Self-regulation strategies of white young adult male students who grew up with emotionally absent fathers
Ackermann, Dirk Wouter Jacobus
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Young men who grew up with emotionally absent fathers seem to find it difficult to attain equilibrium through dedication to both personal and relational concerns, probably because they tend to have low self-esteem, struggle to establish intimate relationships and may be at greater risk of engaging in antisocial or violent behaviour. The aim of this study was to explore the self-regulation strategies that white young adult male students employ to deal with the emotions and cognitions related to the experience of having emotionally absent fathers. Interactive Qualitative Analysis was applied to facilitate a discussion group process through which a hypothetical model for a purposive sample of nine participants’ self-regulation strategies was systematically constructed. Ten themes were identified, and judging from the model participants’ attempts at self-regulation seem to be unproductive in the long run, hence the presence of three feedback loops from which they are unable to produce constructive behavioural outcomes. Disappointment over emotionally absent fathers has introduced a number of inhibiting factors that hinder the participants’ growth towards self-actualisation. Results support the literature on the complex nature of self-regulation within conflicting relationships. Although the study was explorative and findings cannot be generalised, it does provide valuable cues for counsellors, psychologists and further research.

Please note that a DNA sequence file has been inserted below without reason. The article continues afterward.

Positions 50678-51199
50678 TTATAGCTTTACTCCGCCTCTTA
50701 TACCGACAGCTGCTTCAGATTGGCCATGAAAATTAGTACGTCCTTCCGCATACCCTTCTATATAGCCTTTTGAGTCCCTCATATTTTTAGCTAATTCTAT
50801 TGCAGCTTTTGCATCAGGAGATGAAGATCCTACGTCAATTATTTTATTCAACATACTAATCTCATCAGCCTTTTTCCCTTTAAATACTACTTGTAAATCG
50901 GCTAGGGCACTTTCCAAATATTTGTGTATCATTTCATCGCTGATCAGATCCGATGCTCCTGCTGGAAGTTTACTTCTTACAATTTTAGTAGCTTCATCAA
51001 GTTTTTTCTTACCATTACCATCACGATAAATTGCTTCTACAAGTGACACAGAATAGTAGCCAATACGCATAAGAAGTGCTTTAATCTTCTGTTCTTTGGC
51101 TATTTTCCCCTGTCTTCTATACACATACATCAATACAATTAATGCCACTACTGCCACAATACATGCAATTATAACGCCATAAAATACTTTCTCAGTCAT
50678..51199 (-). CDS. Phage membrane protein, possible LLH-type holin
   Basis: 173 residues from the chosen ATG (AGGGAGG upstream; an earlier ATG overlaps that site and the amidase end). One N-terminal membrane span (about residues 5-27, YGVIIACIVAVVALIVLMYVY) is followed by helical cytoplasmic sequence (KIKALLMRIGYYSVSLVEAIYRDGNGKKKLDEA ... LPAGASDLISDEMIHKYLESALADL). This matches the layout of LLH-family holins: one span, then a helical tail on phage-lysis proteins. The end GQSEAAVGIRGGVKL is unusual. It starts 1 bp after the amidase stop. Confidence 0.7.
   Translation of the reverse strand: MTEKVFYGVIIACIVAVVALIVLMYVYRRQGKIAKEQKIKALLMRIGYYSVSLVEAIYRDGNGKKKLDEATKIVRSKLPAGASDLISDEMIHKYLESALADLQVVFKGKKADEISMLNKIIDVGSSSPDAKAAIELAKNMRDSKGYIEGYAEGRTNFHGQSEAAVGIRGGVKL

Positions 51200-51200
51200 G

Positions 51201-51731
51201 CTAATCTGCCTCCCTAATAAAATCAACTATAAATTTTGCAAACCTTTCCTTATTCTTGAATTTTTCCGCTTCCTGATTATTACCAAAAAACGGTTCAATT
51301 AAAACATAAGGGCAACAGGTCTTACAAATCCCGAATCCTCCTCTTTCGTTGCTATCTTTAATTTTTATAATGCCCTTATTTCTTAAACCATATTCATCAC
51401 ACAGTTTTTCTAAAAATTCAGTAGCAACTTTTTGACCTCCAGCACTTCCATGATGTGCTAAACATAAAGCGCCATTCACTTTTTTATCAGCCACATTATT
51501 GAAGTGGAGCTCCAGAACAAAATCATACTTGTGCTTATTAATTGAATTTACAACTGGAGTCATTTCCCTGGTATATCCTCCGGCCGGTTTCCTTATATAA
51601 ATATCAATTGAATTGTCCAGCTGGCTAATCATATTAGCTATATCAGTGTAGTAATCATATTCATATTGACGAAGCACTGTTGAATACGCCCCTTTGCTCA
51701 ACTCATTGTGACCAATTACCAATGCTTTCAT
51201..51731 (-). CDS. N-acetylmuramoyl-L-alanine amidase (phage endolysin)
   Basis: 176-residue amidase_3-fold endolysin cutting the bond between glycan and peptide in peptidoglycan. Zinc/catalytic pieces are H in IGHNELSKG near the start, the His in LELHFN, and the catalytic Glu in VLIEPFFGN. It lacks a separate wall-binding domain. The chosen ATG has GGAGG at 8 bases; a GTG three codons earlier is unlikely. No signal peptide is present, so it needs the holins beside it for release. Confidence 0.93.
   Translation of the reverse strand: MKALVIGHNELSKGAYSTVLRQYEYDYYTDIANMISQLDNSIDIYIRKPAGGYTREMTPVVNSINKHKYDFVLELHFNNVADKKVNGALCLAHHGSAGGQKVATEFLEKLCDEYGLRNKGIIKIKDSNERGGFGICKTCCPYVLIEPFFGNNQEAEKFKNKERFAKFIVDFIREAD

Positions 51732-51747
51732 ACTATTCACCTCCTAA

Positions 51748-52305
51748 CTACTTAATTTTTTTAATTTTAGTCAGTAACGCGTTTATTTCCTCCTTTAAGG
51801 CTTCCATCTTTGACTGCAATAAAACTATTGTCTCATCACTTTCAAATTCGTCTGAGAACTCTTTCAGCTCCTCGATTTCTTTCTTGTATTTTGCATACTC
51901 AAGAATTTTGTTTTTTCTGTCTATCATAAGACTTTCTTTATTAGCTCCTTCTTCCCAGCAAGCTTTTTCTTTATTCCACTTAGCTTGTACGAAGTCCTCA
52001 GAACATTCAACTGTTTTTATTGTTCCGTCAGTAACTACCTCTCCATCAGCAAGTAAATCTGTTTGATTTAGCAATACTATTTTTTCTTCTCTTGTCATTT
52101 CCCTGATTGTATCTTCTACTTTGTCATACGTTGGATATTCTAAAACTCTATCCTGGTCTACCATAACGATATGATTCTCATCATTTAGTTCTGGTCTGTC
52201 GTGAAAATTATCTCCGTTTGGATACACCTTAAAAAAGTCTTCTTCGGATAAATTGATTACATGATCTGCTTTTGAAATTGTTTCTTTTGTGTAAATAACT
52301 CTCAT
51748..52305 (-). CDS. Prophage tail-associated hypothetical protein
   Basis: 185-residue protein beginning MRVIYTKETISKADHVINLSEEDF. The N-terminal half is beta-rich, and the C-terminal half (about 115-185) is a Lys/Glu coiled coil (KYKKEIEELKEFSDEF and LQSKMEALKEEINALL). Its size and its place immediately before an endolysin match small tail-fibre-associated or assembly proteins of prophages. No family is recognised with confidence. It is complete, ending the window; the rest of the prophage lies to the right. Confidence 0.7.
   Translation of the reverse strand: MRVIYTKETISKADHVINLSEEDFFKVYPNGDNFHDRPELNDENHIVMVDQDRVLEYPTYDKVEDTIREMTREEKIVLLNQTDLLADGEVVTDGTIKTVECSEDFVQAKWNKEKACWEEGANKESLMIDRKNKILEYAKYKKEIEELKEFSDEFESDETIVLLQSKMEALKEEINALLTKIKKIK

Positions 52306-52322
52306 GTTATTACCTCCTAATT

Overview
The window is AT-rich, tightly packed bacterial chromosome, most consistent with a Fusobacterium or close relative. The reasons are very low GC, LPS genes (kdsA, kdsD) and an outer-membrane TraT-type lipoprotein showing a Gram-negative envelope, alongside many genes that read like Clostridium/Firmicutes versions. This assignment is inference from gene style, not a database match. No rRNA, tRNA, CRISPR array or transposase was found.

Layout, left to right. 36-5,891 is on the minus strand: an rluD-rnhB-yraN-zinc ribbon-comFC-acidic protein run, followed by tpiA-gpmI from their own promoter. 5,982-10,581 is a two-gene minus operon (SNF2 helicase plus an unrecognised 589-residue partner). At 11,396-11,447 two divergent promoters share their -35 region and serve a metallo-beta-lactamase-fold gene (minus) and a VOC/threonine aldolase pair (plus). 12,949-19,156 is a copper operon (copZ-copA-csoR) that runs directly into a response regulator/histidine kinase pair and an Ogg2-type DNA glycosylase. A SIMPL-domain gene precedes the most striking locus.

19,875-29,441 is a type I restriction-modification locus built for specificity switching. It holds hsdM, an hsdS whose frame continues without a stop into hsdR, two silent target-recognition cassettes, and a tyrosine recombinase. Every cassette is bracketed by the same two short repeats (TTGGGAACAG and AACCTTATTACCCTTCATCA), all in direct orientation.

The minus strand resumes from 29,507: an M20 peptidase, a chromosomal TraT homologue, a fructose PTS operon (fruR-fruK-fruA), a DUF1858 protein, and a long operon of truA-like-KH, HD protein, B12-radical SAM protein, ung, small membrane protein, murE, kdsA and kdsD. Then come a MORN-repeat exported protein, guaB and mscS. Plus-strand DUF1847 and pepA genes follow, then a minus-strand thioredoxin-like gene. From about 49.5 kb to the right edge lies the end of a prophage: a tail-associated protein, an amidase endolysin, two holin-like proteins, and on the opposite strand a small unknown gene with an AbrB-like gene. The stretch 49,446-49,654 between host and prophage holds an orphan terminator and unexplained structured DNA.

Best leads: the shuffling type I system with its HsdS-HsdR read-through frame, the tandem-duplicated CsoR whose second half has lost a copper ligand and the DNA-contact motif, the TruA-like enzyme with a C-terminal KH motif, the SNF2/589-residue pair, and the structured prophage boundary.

- Humanities